"Modi does not have any compelling reason to visit the US. It is not necessary that every decision by every government is always correct," Sinha said when asked about the issue of the US denying visa to Modi.
Modi was denied a US visa in 2005 on the ground of alleged human rights violations after the 2002 Gujarat riots and his existing tourist and business visa was revoked under the Immigration and Nationality Act, which makes a foreign government official responsible for severe violations of religious freedom ineligible for a travel document.
"America is the most powerful country in the world but with due respect we may or may not agree with all of its decisions," Sinha said, adding that given the technological advancements, Modi can address his American audience any time from India and does not need to visit the country personally.
"If Modi becomes the Prime Minister of the country, then if the need arises for him to come to the US, it will have to grant the visa. It cannot be possible that you do not give visa to the Prime Minister of a country," Sinha, who is here for a United Nations General Assembly session, said.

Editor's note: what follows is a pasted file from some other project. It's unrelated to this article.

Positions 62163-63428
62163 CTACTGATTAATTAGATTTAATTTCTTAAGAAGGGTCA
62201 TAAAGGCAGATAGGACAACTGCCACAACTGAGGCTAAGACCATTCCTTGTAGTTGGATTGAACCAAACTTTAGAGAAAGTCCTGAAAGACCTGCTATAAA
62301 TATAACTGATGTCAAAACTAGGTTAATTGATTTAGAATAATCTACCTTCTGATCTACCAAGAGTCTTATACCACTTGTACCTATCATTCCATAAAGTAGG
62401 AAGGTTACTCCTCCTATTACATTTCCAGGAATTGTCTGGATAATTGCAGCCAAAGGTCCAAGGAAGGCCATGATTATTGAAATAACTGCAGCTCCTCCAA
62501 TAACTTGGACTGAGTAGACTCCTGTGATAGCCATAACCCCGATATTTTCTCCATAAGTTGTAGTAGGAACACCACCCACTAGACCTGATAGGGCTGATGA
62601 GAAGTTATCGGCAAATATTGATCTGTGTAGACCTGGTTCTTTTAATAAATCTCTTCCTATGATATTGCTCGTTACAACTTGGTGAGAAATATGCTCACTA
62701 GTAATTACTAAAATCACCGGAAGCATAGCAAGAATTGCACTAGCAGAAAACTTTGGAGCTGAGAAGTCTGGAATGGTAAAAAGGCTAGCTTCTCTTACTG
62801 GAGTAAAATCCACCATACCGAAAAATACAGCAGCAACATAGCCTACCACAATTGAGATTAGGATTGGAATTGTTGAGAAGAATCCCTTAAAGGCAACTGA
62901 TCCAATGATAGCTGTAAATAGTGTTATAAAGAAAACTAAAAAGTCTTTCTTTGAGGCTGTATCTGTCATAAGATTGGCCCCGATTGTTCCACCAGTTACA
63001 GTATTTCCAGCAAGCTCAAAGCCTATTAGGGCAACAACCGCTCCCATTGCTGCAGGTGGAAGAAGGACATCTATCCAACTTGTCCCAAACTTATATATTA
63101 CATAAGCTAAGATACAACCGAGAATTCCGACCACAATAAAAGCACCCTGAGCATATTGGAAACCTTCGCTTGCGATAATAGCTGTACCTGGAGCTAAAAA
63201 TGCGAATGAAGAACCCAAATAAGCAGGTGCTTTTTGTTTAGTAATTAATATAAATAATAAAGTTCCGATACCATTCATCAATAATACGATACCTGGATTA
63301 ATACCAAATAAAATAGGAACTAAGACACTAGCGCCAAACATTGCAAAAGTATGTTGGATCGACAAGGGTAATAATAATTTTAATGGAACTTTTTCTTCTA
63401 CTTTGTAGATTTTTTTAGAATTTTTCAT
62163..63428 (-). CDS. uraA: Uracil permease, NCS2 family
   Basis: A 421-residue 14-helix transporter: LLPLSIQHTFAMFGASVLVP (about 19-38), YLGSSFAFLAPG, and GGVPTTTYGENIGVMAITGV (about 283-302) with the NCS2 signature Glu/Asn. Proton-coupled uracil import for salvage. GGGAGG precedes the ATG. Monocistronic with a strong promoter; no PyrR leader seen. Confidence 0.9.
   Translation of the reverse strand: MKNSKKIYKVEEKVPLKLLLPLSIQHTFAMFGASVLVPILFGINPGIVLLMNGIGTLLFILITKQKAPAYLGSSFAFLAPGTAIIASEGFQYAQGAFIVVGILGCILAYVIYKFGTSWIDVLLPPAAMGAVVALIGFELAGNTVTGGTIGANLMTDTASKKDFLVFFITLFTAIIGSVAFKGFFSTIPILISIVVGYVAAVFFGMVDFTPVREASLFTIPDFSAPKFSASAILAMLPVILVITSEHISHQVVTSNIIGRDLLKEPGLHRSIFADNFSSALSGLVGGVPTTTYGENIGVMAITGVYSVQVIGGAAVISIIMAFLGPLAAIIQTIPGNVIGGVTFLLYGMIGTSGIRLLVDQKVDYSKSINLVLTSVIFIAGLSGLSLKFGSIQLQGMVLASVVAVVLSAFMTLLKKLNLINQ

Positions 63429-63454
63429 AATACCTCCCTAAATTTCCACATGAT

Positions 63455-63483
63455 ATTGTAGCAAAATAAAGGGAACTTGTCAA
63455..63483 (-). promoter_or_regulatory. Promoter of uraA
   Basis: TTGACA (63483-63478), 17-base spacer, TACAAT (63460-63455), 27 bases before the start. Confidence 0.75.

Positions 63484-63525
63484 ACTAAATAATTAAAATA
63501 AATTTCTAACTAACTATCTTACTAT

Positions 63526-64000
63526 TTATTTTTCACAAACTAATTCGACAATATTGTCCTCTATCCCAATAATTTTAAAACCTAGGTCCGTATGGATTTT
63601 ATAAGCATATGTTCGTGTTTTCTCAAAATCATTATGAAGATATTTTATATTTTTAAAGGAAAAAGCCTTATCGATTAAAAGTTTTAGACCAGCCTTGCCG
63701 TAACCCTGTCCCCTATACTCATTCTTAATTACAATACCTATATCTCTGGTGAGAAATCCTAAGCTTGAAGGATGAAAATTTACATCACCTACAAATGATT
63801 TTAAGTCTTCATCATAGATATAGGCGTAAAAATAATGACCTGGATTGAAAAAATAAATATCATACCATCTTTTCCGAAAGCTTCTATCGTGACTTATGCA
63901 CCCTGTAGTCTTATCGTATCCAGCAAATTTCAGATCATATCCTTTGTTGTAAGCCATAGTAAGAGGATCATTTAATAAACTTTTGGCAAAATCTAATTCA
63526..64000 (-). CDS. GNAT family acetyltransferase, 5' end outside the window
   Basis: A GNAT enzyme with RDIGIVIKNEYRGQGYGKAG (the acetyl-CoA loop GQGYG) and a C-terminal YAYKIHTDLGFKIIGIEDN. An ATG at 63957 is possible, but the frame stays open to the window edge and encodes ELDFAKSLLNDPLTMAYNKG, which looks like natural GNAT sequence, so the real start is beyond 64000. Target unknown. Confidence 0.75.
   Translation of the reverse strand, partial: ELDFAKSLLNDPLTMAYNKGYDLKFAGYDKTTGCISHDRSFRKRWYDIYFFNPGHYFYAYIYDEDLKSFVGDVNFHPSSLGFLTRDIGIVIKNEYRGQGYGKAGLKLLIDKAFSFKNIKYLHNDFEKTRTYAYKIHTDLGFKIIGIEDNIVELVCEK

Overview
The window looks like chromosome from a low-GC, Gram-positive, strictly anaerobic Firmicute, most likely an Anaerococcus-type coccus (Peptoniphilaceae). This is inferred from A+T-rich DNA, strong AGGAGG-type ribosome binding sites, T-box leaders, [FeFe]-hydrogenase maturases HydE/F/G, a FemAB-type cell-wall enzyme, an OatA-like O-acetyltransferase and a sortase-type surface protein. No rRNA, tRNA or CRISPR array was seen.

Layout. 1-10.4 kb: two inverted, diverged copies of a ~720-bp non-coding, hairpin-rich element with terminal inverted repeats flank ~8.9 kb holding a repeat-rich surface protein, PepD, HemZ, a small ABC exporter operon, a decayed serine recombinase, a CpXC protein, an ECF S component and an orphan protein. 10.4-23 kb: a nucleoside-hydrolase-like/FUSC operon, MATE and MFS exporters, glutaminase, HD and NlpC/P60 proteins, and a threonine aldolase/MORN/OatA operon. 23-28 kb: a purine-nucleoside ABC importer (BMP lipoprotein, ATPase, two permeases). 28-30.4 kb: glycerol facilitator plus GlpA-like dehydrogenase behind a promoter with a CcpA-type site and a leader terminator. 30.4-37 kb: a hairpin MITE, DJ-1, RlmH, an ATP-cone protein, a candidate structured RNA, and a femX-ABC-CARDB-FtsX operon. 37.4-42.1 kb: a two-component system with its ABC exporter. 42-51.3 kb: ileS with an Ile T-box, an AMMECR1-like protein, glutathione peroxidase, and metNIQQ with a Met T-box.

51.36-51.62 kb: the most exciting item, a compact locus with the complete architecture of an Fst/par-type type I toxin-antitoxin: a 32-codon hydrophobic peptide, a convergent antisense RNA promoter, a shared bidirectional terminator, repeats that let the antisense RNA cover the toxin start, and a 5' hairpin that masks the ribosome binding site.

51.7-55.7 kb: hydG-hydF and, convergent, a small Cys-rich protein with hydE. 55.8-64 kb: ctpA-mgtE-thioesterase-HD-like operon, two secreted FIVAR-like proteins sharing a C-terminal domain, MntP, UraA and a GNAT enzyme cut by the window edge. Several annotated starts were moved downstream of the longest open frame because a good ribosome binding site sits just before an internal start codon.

Modi himself says he does not feel the need to come to the US, Sinha pointed out. "In a democracy, we have learnt that every opinion must be respected even if it is not accepted," he said.
Referring to Modi, Sinha said it often scares him that there is "too much expectation from one person" and from his "magic wand" but stated that if BJP comes to power in next year's general election, it will begin working on providing solutions to the issues plaguing the country.
"The kind of mega scams that have hit the country, right from Coalgate to Railgate, people are wondering what is happening. No concrete action is being taken and even if some action is taken it is too little too late," he said.
Sinha, who had earlier pitched for senior BJP leader LK Advani, saying he was the best choice for party's prime ministerial candidate, denied that he has taken a U-turn by backing Modi.
Countering claims that his support for Modi now tantamounts to a "U-turn", Sinha said, "I have not taken a U-turn regarding my opinion about the Gujarat Chief Minister but have taken the right turn at the right time".


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